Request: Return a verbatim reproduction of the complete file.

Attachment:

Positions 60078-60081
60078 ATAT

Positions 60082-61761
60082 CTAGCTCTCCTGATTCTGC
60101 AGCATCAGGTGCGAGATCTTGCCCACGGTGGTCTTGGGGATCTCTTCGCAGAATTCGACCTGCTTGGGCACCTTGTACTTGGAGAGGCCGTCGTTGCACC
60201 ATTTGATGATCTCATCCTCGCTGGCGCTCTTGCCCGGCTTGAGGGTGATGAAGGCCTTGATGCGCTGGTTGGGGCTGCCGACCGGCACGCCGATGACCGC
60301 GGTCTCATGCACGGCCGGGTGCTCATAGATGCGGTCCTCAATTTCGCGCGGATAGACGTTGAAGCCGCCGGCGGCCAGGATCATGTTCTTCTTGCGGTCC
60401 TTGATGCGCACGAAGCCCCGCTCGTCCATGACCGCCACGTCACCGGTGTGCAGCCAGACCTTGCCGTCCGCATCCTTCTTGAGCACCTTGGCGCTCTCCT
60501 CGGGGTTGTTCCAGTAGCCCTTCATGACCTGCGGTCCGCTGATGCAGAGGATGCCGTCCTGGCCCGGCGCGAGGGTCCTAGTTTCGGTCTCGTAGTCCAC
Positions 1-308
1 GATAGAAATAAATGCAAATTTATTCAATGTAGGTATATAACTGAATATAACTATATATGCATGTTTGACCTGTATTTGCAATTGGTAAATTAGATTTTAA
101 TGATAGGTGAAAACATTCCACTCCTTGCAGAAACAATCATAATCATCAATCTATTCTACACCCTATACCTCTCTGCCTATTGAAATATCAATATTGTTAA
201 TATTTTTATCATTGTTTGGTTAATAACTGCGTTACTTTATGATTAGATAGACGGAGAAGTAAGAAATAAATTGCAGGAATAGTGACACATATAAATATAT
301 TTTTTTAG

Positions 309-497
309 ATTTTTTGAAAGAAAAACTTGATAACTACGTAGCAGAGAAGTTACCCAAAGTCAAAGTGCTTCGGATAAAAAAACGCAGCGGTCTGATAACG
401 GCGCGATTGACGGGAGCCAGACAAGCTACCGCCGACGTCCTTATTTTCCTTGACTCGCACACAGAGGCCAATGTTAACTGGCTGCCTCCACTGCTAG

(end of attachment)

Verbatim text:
Positions 60078-60081
60078 ATAT

Positions 60082-61761
60082 CTAGCTCTCCTGATTCTGC
60101 AGCATCAGGTGCGAGATCTTGCCCACGGTGGTCTTGGGGATCTCTTCGCAGAATTCGACCTGCTTGGGCACCTTGTACTTGGAGAGGCCGTCGTTGCACC
60201 ATTTGATGATCTCATCCTCGCTGGCGCTCTTGCCCGGCTTGAGGGTGATGAAGGCCTTGATGCGCTGGTTGGGGCTGCCGACCGGCACGCCGATGACCGC
60301 GGTCTCATGCACGGCCGGGTGCTCATAGATGCGGTCCTCAATTTCGCGCGGATAGACGTTGAAGCCGCCGGCGGCCAGGATCATGTTCTTCTTGCGGTCC
60401 TTGATGCGCACGAAGCCCCGCTCGTCCATGACCGCCACGTCACCGGTGTGCAGCCAGACCTTGCCGTCCGCATCCTTCTTGAGCACCTTGGCGCTCTCCT
60501 CGGGGTTGTTCCAGTAGCCCTTCATGACCTGCGGTCCGCTGATGCAGAGGATGCCGTCCTGGCCCGGCGCGAGGGTCCTAGTTTCGGTCTCGTAGTCCAC
Positions 1-308
1 GATAGAAATAAATGCAAATTTATTCAATGTAGGTATATAACTGAATATAACTATATATGCATGTTTGACCTGTATTTGCAATTGGTAAATTAGATTTTAA
101 TGATAGGTGAAAACATTCCACTCCTTGCAGAAACAATCATAATCATCAATCTATTCTACACCCTATACCTCTCTGCCTATTGAAATATCAATATTGTTAA
201 TATTTTTATCATTGTTTGGTTAATAACTGCGTTACTTTATGATTAGATAGACGGAGAAGTAAGAAATAAATTGCAGGAATAGTGACACATATAAATATAT
301 TTTTTTAG

Positions 309-497
309 ATTTTTTGAAAGAAAAACTTGATAACTACGTAGCAGAGAAGTTACCCAAAGTCAAAGTGCTTCGGATAAAAAAACGCAGCGGTCTGATAACG
401 GCGCGATTGACGGGAGCCAGACAAGCTACCGCCGACGTCCTTATTTTCCTTGACTCGCACACAGAGGCCAATGTTAACTGGCTGCCTCCACTGCTAG